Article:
- CBD-infused sparkling water brand Sweet Reason raised $2.5 million in funding led by capital firm Lerer Hippeau, Food Navigator reported. Other investors included RiverPark Ventures, Max Ventures and Subversive Capital.
- The investment will allow the company to expand its sales team and increase its branding efforts, founder Hilary McCain told the website.
- Sweet Reason's products contain carbonated water, natural flavor and CBD. The company claims its technology enhances how well the hemp extract is absorbed in the body.
CBD has become increasingly popular in the food and beverage space in the past two years, a Rabobank report found in May. Despite the ingredient still being illegal for use in food and beverages on a national level, CBD-infused products are infiltrating the market. It is being included in everything from beer, brownies and tea to ice cream and candy.
Consumers, especially baby boomers and the younger health-conscious generation, use CBD to help with conditions such as chronic pain and insomnia. The U.S. Food and Drug Administration, which held a 10-hour hearing on cannabis and CBD in June, has yet to establish a legal path to market for food and beverages with these controversial ingredients.
While many small companies such as Sweet Reason are working on products with the substance, Big Food has been largely watching from a distance until more legal clarity is provided. Earlier this year, the founder of Jelly Belly jelly beans created a spin-off company called Spectrum Confections for CBD-infused jelly beans. It sold out just after the launch. Ben and Jerry’s, which is owned by Unilever, confirmed the production of CBD products once regulations pass.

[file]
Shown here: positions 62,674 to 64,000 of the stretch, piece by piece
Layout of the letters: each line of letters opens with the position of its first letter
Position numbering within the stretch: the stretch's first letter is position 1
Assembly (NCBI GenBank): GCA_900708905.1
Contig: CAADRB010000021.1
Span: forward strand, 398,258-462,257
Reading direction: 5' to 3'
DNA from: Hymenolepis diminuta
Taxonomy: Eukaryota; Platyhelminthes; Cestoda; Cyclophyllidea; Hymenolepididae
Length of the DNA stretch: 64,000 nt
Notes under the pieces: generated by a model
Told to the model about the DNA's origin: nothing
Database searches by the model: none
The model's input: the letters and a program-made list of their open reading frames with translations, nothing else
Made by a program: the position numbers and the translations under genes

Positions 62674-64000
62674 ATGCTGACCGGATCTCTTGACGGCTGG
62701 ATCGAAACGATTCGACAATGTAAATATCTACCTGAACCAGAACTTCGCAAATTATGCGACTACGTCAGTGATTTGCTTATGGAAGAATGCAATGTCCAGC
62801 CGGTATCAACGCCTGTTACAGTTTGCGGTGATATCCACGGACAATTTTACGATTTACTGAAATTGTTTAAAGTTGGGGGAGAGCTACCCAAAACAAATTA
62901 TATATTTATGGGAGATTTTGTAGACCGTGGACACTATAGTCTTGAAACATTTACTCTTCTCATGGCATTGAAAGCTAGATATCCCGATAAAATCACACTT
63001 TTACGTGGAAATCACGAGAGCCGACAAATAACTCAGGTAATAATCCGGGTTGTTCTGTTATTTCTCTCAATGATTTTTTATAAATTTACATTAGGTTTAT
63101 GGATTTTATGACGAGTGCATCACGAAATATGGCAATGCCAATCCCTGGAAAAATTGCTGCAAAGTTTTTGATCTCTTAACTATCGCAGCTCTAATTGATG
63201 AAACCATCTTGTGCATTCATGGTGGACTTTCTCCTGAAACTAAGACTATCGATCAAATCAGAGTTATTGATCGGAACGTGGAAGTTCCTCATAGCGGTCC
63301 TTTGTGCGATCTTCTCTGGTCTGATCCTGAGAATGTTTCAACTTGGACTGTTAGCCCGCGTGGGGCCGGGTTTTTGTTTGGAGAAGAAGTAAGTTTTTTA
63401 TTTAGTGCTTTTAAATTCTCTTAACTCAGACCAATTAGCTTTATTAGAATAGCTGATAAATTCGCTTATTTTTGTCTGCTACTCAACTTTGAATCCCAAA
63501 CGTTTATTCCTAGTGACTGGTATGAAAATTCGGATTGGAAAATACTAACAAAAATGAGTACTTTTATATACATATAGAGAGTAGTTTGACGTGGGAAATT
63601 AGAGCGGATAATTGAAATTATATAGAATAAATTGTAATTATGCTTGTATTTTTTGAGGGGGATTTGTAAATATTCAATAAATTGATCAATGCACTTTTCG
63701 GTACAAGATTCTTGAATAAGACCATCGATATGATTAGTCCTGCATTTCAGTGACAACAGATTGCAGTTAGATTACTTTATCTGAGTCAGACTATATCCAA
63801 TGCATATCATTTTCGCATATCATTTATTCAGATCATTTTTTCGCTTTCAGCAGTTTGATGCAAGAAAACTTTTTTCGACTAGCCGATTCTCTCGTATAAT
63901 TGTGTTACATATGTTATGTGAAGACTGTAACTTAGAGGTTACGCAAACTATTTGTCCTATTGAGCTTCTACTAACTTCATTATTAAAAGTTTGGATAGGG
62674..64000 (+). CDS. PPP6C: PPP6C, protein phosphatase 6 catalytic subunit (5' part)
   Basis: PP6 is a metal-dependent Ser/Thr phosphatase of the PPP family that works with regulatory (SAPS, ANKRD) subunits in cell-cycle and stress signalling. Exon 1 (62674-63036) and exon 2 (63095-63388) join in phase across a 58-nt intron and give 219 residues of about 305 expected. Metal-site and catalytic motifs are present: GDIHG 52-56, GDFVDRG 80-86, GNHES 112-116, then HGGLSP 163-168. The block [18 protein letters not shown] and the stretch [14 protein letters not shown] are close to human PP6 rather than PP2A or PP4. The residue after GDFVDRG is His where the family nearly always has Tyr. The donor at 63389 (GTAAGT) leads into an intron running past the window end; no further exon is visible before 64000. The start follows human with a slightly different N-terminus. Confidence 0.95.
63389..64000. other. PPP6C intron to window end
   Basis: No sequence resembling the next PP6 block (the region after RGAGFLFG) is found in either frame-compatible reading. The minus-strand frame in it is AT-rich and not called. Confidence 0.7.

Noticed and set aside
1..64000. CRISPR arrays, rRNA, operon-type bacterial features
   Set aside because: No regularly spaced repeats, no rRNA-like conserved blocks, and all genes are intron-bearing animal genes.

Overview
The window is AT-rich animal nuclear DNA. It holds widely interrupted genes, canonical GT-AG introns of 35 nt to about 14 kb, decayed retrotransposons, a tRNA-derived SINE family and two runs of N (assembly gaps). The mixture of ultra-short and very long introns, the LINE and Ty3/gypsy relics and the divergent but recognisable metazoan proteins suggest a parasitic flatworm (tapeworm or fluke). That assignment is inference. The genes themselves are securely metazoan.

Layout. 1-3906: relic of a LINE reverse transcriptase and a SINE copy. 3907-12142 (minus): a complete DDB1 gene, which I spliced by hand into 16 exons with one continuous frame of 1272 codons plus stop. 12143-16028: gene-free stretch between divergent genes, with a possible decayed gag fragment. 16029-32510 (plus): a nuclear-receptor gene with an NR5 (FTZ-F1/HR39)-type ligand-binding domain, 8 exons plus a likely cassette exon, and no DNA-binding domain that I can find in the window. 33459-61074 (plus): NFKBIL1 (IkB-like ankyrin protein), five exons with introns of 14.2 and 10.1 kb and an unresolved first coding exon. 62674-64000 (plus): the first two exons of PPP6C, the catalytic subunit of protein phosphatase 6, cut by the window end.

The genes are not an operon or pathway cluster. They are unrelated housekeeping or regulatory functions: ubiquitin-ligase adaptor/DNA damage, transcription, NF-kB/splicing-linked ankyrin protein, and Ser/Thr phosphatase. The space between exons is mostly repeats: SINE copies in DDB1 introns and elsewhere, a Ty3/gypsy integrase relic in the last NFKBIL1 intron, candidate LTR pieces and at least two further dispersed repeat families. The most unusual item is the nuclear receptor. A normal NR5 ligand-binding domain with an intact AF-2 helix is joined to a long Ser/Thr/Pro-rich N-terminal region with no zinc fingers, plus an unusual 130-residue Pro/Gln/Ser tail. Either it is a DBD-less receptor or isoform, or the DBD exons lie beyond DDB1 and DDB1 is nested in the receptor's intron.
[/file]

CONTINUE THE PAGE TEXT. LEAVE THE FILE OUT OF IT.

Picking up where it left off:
Mondelez, the maker of Oreo and Triscuit, told CNBC in May it's considering adding CBD as an ingredient. But first the snacks maker is checking into health claims associated with CBD. Beverage giant Coca-Cola has looked into the space but so far hasn't shown signs of making a move.
McCain with Sweet Reason told Food Navigator that while some companies are awaiting FDA guidance, others are “definitely” going to be carrying CBD food and beverages well before then.
As a growing number of young upstarts position themselves in the fledgling space, having an extra $2.5 million in its coffers to expand the company's sales team and increase its branding efforts could give Sweet Reason a big advantage against other competitors. With more companies entering CBD despite the broader uncertainty, a company that has built up momentum now could find itself ideally positioned for long-term success if legal clarity is eventually established.
For Sweet Reason, it not only has CBD to attract consumers, but sparkling water — a beverage segment that is popular with consumers who still want bubbles in their drink but at the same time want to distance themselves from the sugar and other ingredients found in soda. These characteristics could be invaluable to Sweet Reason as it tries to compete with other CBD products on the market.
A Brightfield Group report projected that by 2023, the total U.S. CBD market could reach a valuation of $23.7 billion. The report found the primary cause of market growth is big-name players on the scene. CVS, Walgreens, Rite Aid and Kroger all announced they will carry CBD products, though none are in food and drink.
While a lot of retailers have opted to join the CBD game while it’s hot, it remains unclear when FDA regulations will surface. In the meantime, brands must toe the line according to state laws on a case-by-case basis.
“We see so much potential in this market and the entire hemp and cannabis market, that we think it’s well worth the risk,” McCain told Food Navigator.